The Straight Scoop on NewTek NDI & IP Video from  Dr. Andrew Cross
Screen Shot 02-25-16 at 03.27 PMNewTek NDI (Network Device Interface) is on open standard for Video over IP that has the potential to revolutionize the industry. In this interview NewTek CTO Dr. Andrew Cross goes into what the key advantages are of NewTek NDI and the incredible workflows and potential cost savings it unlocks with 2-way communication over IP between networked devices including cameras, switchers, graphics stations, injest machines and more. So far Newtek has signed on Vizrt, Teradek, AJA, Deltacast, ChyronHego, Matrox, JVC, LiveU, Panasonic, Wowza and more. It should be noted that supporting NewTek NDI does not preclude vendors from supporting other IP initaitves such as Grass Valley lead AIMS (Alliance for IP Media Solutions).
Streaming Media by Adrian Pennington

Standardizing an industry move to video-over-IP is generating considerable confusion, but claims that NewTek NDI approach is the only one focused on IP's real-world capabilities.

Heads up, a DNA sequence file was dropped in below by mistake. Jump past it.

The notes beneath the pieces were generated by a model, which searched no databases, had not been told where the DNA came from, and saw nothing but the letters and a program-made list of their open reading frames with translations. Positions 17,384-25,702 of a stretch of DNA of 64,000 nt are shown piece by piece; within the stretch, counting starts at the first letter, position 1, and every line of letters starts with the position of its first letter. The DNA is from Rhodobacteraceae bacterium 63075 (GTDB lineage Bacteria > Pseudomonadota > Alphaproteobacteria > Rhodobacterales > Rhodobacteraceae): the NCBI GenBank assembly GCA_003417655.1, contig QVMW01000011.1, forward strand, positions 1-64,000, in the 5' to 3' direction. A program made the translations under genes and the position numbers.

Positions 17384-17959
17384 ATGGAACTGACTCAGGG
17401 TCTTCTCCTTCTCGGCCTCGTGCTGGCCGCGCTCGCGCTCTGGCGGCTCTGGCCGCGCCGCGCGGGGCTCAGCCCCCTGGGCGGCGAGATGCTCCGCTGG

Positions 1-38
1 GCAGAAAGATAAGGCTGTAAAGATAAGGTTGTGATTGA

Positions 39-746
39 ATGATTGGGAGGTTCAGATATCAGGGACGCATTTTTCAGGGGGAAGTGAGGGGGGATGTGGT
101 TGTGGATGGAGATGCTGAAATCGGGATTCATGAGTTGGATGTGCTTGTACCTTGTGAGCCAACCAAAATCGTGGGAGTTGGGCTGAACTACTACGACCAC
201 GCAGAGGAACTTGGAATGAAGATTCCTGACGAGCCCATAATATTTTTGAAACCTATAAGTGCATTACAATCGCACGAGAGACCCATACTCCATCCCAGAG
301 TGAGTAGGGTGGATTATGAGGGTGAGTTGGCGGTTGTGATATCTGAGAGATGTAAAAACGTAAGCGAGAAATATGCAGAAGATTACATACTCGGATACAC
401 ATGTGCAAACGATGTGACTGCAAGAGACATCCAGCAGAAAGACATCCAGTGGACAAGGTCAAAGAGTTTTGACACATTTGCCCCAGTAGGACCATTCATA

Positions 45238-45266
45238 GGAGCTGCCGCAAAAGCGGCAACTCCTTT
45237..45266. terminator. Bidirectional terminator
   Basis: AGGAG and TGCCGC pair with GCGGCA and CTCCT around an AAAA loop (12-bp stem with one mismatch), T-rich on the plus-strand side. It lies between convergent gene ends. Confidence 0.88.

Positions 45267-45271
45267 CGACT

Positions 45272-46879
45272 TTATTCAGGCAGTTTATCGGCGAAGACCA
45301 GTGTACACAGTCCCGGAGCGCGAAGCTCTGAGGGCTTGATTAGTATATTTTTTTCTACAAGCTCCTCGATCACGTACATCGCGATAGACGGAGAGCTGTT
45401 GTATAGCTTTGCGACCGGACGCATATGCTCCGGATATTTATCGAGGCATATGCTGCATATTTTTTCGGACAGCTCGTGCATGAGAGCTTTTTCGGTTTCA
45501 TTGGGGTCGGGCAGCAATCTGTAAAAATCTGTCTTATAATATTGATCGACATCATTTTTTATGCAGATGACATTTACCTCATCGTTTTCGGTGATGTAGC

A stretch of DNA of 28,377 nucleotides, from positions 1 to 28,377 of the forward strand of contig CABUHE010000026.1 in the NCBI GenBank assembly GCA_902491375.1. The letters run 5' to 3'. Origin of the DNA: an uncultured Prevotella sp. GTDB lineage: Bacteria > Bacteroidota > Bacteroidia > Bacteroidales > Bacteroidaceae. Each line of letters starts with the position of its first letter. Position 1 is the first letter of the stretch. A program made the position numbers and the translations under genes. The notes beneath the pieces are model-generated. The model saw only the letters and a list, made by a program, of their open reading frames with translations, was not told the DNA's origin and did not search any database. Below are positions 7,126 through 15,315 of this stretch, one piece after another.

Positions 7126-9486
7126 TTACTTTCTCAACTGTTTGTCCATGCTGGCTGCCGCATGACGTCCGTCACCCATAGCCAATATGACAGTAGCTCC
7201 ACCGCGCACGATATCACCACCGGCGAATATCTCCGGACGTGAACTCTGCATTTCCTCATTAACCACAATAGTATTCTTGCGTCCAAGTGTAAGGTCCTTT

Much of the debate surrounding the move from video-over-SDI to IP has been framed around 4K/UHD—that for 4K to work economically, IP infrastructure is a prerequisite. NewTek has a different take: It wants to move the industry from what it sees as the relatively narrow focus on 4K and other technical specs toward applications which genuinely take advantage of internet connectivity. “Contrary to popular belief, IP is not a cheap way of communicating digital data,” says NewTek president and CTO Dr. Andrew Cross (right). “The major benefit of IP is that it can connect any device with every other in the world. You can pipe it around, you can write applications and do things that were never thought of before. Crucially,the link is bi-directional. Where SDI signals flow downstream from a camera to, say, a monitor, with a true bidirectional IP link you have intelligence about the device it is connecting to. This is a rarely acknowledged but fundamental part of the change the industry is going through.” The concept has been familiarized at the BBC as object-based broadcasting, and Cross hints at working with the broadcaster on tests in this area. The idea is that any element of the signal—video, graphics, audio—can be split into its constituent elements and reconfigured at the receiver according to individual preference and environmental context. read more...
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